Tri2 Week 6

I only trained for half of the week.  Last Saturday and Sunday i was sick with a cold and allergies at the same time.  I was too congested to breathe properly.  So even though i really wanted to train the entire week i just wasn’t up to it physically. I complete three workouts this week.

Wednesday Brick – I wanted to go before work but the Daylight Savings change made sure that i couldn’t fall asleep at a decent hour.  I went after work instead of using a real bike like i wanted to.  The ride felt odd to me, probably because i was on the stationary bike instead of the spinner.  Afterward i ran without music at what turned out to be a faster pace than usual.  At the end of my first interval my calf tightened. More on that in a minute.

Thursday Swim – I crawled and breaststroked 500 using the wall a lot less than usual.  Turning around was awkward, not because it took me long to do, but because i would then be swimming against my wake for a few strokes, effectively getting nowhere, and all of the kicks i tried to transition with were awkward.  This felt really weird and tired me in unexpected ways.  My arms felt the burn more than usual but my abs weren’t affected at all.  I can’t practice with a current in most swimming pools and here i was swimming against a current i had created.  It made me feel as if i had swam farther than had i gone to the wall and turned around, too.  But overall i think this will be a good thing to have in my workouts all of the time.

Friday – work and an attempt at going to bed early.

Saturday Run – I woke up at 5:25 and we left the house at 6:10.  Around 7:00 i did three planks for a hold of 20 seconds.  After watching a couple (three?) basketball games i headed out to the track for my run (about 11:00).  It had been raining and was a little windy and it was definitely cooler than running indoors (which meant i was coughing for about an hour after my workout.  My lungs don’t like cold air when i’m working out).  My calf felt fine except a slight twinge one of the multiple times i stepped up (high) onto the bleachers.

Unlike my last (short) run, this run was on a dirt (clay?) track around a football field.  It wasn’t muddy despite the rain.  After my warmup i had been running two minutes when my calf seized up again.  I tried to stretch and massage it out, but the pain persisted.  I finished my run at a slower than usual pace.

It doesn’t feel like a cramp, and it doesn’t happen gradually (which is what is described as Tight Calf Muscles).  I don’t really know how to describe it.  My calf will suddenly tighten and then not ease for hours.  The discomfort verging on pain is near the bottom of my calf, still about 6-7″ inches above my heel.  Maybe where my calf joins with the Achilles Tendon?  It gradually stops hurting constantly, then gradually stops hurting when i use the muscle to stand or walk or take steps, but it hasn’t relaxed completely over twelve hours later.  I have a couple of theories and i’m not sure which one to believe.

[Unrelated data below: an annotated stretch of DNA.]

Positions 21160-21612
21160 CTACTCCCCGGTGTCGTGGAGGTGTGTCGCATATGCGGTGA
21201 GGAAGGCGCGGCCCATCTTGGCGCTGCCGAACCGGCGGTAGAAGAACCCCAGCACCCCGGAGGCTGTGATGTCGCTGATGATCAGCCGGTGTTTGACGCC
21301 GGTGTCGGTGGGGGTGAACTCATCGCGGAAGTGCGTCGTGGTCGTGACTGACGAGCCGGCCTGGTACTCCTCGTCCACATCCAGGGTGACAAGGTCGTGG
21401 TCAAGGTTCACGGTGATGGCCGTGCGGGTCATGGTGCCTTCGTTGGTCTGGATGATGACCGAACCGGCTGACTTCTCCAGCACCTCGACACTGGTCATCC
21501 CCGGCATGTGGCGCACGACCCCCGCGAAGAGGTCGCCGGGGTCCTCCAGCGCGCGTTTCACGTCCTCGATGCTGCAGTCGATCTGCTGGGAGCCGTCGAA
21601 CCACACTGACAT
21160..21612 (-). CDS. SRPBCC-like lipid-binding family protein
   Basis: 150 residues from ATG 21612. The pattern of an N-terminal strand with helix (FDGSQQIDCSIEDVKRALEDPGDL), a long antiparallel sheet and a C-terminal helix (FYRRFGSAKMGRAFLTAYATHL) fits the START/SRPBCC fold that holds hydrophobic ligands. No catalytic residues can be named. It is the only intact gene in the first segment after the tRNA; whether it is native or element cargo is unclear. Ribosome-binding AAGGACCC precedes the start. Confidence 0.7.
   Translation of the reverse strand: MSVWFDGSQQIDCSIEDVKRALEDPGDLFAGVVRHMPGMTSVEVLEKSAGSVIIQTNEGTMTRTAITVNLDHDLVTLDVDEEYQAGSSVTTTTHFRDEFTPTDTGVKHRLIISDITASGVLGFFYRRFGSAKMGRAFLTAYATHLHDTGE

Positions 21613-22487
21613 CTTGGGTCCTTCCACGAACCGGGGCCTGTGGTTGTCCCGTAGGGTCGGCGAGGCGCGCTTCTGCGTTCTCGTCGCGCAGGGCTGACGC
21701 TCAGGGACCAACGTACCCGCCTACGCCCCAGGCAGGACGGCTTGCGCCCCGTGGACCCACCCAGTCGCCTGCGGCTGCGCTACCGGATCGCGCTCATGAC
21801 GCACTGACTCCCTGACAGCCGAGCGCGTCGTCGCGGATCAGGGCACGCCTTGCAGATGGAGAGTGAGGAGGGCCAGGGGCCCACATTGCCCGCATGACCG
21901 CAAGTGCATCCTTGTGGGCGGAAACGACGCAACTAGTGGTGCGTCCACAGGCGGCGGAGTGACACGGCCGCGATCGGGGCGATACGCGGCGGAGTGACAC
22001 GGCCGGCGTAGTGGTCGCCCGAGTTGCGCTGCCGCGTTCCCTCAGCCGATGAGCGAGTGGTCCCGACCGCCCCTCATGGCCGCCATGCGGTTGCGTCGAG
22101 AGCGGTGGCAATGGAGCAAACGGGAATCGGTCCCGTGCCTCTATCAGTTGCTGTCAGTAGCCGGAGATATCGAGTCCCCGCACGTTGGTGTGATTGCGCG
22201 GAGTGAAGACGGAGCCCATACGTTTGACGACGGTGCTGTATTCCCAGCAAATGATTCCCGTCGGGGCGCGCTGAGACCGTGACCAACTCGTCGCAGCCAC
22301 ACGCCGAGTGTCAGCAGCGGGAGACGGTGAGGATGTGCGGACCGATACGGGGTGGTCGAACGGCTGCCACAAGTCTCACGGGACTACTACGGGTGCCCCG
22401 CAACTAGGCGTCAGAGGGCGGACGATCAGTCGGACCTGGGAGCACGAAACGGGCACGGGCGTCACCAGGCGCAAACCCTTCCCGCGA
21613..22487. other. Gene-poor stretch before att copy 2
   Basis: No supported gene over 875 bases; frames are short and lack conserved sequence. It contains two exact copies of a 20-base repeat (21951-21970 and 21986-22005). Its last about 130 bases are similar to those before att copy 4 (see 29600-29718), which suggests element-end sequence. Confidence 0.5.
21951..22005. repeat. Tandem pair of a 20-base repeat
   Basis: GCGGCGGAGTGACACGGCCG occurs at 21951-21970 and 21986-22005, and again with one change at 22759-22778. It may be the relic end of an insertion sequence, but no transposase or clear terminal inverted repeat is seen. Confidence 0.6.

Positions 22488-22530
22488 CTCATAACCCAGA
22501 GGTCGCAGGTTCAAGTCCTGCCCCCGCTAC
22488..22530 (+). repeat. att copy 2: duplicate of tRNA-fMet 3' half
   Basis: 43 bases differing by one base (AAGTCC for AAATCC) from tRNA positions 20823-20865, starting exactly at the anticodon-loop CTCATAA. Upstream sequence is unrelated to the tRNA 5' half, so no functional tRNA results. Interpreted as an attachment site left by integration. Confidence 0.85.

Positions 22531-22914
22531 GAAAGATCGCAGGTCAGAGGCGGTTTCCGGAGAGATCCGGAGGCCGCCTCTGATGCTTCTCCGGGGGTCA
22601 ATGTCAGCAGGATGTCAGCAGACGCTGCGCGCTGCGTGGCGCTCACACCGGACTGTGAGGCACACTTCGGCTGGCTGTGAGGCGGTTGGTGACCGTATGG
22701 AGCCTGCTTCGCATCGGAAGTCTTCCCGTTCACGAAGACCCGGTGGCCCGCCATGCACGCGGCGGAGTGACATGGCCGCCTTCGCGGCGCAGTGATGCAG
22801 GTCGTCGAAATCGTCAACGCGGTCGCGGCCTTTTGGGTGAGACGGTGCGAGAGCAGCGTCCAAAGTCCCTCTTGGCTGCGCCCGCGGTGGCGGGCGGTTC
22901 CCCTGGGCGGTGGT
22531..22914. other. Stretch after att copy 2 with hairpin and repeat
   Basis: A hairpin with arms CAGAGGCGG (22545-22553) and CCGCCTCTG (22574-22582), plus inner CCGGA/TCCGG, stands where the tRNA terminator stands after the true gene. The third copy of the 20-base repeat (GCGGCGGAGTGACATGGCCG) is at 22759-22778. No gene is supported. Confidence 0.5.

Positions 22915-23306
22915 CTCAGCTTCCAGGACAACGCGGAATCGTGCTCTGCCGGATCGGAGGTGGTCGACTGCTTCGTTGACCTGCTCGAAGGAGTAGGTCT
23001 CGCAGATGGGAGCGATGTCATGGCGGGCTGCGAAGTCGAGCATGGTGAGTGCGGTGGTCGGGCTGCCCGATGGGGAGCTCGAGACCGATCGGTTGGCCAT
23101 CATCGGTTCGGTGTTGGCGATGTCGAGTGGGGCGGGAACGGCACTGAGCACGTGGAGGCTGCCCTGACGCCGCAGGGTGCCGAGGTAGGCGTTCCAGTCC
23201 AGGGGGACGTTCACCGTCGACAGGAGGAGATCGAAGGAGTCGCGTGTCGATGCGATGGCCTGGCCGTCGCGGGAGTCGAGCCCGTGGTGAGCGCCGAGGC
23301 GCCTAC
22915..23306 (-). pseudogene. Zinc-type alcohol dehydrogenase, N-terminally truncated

1. I haven’t been stretching it out well enough.  I am a pretty limber person and the calf stretches that i was taught in high school simply do not stretch the muscle where the pain is occurring.  I did find this advice online and have now tried it:

    The solution is a deep pin point stretch, go stand on the first step of your staircase facing upstairs, stabalise your upper body by holding onto a rail or wall. now edge your feet back so that you are ballancing on your mid foot or arch. one foot at a time allow your heel to drop as far back as is comfortable to gain a deep stretch in the lower calf and achiles. use the other foot to help raise the active foot back up into a tip toe position and repeat 20 times each foot twice per day for one week. Do this after every run the problem will disapear after about a week but will return as soon as you forget to do it.

    via Ian Lunn 2 at Runner’s World forums

  2. I might have a grade-one strain/rupture and set back my recovery today.  If this is the case it is not a severe one as there is no swelling, tenderness, or bruising.
  3. A lot of the pages i found discuss increasing distance too quickly.  I haven’t been increasing distance really.  In fact, this week i decreased distance.
  4. My calves aren’t ready for so much barefoot running.  This one article says that your toes shouldn’t be gripping while you run (?!?) and not to wear flipflops (i must admit that i am wearing more and more flipflops as it gets warmer).  I’m going to look in Barefoot Running Step by Step for solutions.

Advice seems to be all over the place:  Ice and Elevate, stretch it, don’t stretch it, don’t train at all, train conservatively, Deep Tissue Massage, massage doesn’t help, etc.  I think that if i stopped working out for two weeks right now i would go over the edge.  Exercise seems to be the only thing that is improving my health and my moods.  I could pull out my too narrow running shoes but really don’t like that idea.  That feels like going backwards and is only going to cause me foot problems (as in horrific cramping).  My transition to “barefoot” running has been relatively painless overall, and gradual up to the point where i started running twice a week again.  Right now i’m remembering how in Born to Run the author was told that running the right way would feel awkward (and painful?) before it felt natural.  So my research this evening hasn’t really told me anything substantial.  I am probably going to try to get into the Merillac Clinic this week and reduce my student loan payments since i am so strapped for cash (my hours were cut at work and are going to stay that way indefinitely).  I’m going to have to tighten my belt over the next couple of months…hopefully in more ways than one.

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